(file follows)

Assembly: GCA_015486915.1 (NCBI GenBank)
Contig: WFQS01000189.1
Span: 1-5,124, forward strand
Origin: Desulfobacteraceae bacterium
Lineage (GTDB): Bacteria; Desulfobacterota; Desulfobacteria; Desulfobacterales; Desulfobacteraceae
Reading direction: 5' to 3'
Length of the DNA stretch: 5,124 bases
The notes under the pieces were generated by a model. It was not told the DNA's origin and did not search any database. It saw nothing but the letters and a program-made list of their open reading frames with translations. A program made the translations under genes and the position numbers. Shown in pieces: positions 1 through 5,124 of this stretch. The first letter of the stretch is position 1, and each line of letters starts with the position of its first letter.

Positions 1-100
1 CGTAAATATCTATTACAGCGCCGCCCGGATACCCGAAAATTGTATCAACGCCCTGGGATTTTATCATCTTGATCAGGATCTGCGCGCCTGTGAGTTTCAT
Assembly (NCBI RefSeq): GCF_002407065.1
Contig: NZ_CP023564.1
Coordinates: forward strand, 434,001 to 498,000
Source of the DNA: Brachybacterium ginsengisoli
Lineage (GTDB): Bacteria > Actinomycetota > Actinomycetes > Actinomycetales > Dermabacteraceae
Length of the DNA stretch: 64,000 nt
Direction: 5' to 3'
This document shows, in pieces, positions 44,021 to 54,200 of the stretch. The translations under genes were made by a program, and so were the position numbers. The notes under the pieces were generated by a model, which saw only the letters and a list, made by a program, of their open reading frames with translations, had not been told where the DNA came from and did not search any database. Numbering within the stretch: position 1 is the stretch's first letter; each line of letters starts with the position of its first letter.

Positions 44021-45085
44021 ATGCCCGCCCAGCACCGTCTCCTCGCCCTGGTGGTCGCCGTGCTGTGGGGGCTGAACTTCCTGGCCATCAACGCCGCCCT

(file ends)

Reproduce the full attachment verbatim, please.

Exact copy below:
Assembly: GCA_015486915.1 (NCBI GenBank)
Contig: WFQS01000189.1
Span: 1-5,124, forward strand
Origin: Desulfobacteraceae bacterium
Lineage (GTDB): Bacteria; Desulfobacterota; Desulfobacteria; Desulfobacterales; Desulfobacteraceae
Reading direction: 5' to 3'
Length of the DNA stretch: 5,124 bases
The notes under the pieces were generated by a model. It was not told the DNA's origin and did not search any database. It saw nothing but the letters and a program-made list of their open reading frames with translations. A program made the translations under genes and the position numbers. Shown in pieces: positions 1 through 5,124 of this stretch. The first letter of the stretch is position 1, and each line of letters starts with the position of its first letter.

Positions 1-100
1 CGTAAATATCTATTACAGCGCCGCCCGGATACCCGAAAATTGTATCAACGCCCTGGGATTTTATCATCTTGATCAGGATCTGCGCGCCTGTGAGTTTCAT
Assembly (NCBI RefSeq): GCF_002407065.1
Contig: NZ_CP023564.1
Coordinates: forward strand, 434,001 to 498,000
Source of the DNA: Brachybacterium ginsengisoli
Lineage (GTDB): Bacteria > Actinomycetota > Actinomycetes > Actinomycetales > Dermabacteraceae
Length of the DNA stretch: 64,000 nt
Direction: 5' to 3'
This document shows, in pieces, positions 44,021 to 54,200 of the stretch. The translations under genes were made by a program, and so were the position numbers. The notes under the pieces were generated by a model, which saw only the letters and a list, made by a program, of their open reading frames with translations, had not been told where the DNA came from and did not search any database. Numbering within the stretch: position 1 is the stretch's first letter; each line of letters starts with the position of its first letter.

Positions 44021-45085
44021 ATGCCCGCCCAGCACCGTCTCCTCGCCCTGGTGGTCGCCGTGCTGTGGGGGCTGAACTTCCTGGCCATCAACGCCGCCCT